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Round-up royalty gets lesson in Oregon statehouse politics

SALEM -- The queen and court of the Pendleton Round-Up and Happy Canyon princesses gathered at the Capitol June 7 for a little lesson in politics, courtesy of Reps. Bob Jenson, R-Pendleton, Greg Smith, R-Heppner, and Sen. Bill Hansell, R-Pendleton.

In the Willamette Valley to participate in the Portland Rose Festival Grand Floral Parade June 8, the rodeo royalty and some of the rodeo's board members, who also were on hand, gained insight into some of the ins and outs of Salem politics.

On a tour of the House chambers, Jenson and Smith spoke of how 80 percent of the House lives within one-hour's drive of the Capitol.

That puts rural lawmakers, some of whom live five to eight hours from Salem, at a decided disadvantage when it comes to pushing the rural political agenda, Smith said.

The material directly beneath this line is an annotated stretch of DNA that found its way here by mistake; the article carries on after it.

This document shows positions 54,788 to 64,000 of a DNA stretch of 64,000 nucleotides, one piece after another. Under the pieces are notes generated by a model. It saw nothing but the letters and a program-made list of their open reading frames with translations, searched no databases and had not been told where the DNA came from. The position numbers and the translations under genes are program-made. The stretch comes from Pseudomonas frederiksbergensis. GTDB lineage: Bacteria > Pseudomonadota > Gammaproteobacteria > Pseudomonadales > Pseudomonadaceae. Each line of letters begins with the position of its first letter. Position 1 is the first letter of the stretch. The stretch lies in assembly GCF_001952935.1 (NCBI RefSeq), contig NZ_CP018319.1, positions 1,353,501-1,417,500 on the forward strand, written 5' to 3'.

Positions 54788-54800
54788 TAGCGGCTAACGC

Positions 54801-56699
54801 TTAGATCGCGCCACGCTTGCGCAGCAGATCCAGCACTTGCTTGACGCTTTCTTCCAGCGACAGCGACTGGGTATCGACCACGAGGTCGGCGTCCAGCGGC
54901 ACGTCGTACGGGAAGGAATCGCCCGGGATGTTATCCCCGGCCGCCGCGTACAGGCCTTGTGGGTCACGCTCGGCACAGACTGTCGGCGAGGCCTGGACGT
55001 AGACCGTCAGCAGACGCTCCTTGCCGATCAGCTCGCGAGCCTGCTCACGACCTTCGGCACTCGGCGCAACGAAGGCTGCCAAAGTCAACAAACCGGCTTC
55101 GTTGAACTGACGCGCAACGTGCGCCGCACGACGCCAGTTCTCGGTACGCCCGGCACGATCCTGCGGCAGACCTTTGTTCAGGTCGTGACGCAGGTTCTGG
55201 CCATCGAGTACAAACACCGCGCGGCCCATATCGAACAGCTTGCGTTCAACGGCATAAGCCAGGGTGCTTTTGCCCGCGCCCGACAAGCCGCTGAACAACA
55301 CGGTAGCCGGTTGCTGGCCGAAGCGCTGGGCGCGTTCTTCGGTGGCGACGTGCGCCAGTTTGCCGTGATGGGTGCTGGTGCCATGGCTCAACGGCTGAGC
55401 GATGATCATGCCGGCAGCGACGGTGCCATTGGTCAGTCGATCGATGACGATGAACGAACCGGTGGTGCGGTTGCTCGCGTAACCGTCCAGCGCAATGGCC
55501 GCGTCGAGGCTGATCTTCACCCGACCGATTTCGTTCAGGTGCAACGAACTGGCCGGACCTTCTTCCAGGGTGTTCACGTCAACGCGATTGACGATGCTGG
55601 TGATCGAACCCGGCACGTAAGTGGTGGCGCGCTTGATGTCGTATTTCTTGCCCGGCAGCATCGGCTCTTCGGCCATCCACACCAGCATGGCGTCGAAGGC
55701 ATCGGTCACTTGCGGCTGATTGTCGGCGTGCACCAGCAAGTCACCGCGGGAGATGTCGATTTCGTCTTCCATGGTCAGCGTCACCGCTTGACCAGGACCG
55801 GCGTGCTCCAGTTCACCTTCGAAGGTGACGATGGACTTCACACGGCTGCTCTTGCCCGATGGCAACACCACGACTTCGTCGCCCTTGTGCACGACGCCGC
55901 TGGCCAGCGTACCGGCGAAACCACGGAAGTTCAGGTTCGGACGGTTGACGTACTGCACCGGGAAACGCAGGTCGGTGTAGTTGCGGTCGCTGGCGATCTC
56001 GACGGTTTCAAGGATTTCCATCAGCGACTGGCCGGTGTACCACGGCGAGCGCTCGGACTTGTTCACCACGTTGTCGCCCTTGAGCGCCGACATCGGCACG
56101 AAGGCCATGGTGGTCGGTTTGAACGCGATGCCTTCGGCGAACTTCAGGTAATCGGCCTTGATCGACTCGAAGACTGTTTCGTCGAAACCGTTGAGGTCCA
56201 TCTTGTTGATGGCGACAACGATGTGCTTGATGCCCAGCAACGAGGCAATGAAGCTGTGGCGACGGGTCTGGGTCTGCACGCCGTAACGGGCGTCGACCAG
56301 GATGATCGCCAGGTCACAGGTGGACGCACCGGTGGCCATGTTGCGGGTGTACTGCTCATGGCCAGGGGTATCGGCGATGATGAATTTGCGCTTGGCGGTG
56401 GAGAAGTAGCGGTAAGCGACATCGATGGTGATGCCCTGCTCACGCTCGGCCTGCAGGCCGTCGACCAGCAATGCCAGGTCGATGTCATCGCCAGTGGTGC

But thanks to the seniority of Jenson, the longest serving member of the Oregon House, and Smith, the third-longest serving representative, northeast Oregon lawmakers manage to wield some influence, Smith said.

The key numbers in Oregon politics, Jenson said, are 31, 16 and one.

It takes 31 votes to get a bill through the Oregon House, Jenson told the rodeo royalty, 16 to get a bill through the Senate and one governor to sign a bill before it becomes law.

After the stop at the Capitol, the rodeo royalty were headed back to Portland to prepare for the next day's parade.

Randy Thomas, publicity director for the Round-Up, said that from what he has learned, the Pendleton Round-Up has participated in the Rose Festival since the Round-Up's founding in 1910, three years after the first Rose Festival.

"We're two of Oregon's oldest events," Thomas said.

--Mitch Lies


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